A disabled people’s organisation has praised the police force at the centre of a highly critical report into its failings over disability hate crime for taking positive steps to learn from its mistakes.
The Independent Police Complaints Commission’s (IPCC) report this week criticised Leicestershire police for its repeated failure to deal with the years of harassment suffered by the family of Fiona Pilkington, much of it aimed at her disabled daughter Francecca.
Pilkington killed herself and Francecca in October 2007 after years of abuse targeted at their family, who lived in Barwell, Leicestershire.
After an inquest in 2009, Disability News Service reported that Leicestershire Centre for Integrated Living (LCIL) had been pleading with Leicestershire police to take disability hate crime seriously for at least five years before the deaths.
But LCIL has now praised Leicestershire’s new chief constable, Simon Cole, for his efforts to turn around the force’s performance on disability hate crime since his appointment last summer.
Dee Martin, LCIL’s chief executive, said she believed Cole’s attitude towards disabled people and hate crime was one of the reasons he was appointed, and that the changes he had implemented had been a direct result of the Pilkington case.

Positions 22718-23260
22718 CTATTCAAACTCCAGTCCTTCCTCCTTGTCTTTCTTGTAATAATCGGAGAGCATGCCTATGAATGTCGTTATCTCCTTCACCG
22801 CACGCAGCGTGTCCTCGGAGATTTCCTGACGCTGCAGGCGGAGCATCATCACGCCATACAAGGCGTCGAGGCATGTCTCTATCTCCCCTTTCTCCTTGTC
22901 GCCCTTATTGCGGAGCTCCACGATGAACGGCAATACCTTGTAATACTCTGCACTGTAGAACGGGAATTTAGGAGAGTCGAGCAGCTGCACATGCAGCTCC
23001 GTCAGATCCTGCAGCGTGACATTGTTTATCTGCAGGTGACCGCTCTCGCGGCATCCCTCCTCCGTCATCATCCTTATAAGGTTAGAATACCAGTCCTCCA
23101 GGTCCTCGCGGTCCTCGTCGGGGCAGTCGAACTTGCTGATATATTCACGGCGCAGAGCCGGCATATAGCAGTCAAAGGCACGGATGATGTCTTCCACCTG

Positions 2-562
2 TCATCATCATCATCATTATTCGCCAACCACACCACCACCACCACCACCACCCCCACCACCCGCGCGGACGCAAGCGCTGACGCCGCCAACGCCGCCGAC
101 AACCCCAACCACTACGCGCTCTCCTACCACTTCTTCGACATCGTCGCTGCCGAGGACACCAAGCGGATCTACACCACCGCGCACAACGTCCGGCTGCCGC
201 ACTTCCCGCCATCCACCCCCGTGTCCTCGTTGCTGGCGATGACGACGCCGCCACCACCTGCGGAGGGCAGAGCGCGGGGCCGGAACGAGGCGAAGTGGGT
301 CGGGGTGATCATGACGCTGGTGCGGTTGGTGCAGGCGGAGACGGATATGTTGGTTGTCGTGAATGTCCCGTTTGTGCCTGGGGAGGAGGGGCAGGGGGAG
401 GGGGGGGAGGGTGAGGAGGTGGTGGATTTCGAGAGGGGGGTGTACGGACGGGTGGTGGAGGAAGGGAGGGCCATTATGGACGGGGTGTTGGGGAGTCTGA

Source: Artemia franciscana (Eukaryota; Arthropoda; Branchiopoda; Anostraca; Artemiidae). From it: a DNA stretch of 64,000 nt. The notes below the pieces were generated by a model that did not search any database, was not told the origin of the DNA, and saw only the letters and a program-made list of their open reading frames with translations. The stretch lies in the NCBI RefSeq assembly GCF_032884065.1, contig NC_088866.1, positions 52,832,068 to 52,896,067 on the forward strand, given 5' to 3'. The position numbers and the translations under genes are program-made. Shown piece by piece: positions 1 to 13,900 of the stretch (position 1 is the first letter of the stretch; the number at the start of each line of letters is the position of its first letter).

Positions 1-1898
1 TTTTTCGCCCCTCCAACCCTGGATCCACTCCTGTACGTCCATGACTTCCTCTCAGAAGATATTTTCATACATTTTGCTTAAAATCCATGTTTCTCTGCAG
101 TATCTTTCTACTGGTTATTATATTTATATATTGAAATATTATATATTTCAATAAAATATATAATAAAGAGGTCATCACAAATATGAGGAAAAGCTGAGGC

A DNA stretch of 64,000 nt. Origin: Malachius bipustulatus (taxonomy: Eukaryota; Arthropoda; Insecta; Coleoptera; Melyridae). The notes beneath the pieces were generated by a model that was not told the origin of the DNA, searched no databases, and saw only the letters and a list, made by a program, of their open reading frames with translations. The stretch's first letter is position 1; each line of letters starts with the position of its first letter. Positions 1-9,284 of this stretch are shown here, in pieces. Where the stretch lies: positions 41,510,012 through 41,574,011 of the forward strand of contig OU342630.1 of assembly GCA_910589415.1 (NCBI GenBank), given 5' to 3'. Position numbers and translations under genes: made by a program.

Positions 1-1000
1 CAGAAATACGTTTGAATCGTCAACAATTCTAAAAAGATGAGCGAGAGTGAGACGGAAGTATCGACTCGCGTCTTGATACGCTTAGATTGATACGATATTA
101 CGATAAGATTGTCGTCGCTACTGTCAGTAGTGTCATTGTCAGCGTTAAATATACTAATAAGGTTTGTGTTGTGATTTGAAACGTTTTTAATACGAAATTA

She said: “I believe that the force – certainly from the top level down – is taking hate crime more seriously.
“Steps are being put in place. There is still a long way to go and it will be absolutely critical that the police continue to talk to disabled people to ensure the changes that are needed are totally embedded.”
Changes introduced include the introduction of a specialist team set up to work with victims of hate crime, and new training for officers and other staff in recognising those who may be at risk of harm.
Martin said it was too early to see any direct impact on disabled people in Leicestershire, but added: “I am more positive now than at any stage over the last 15 years. Over the last 12 months, the fact that I am seeing things that are all moving in a positive direction is something that is positive and we should applaud that.
“The question now is whether they make a difference and an impact.”
A Leicestershire police spokeswoman said other measures taken included a campaign to encourage the reporting of hate crime, and organising police presentations and workshops aimed at raising the profile of hate crime.
25 May 2011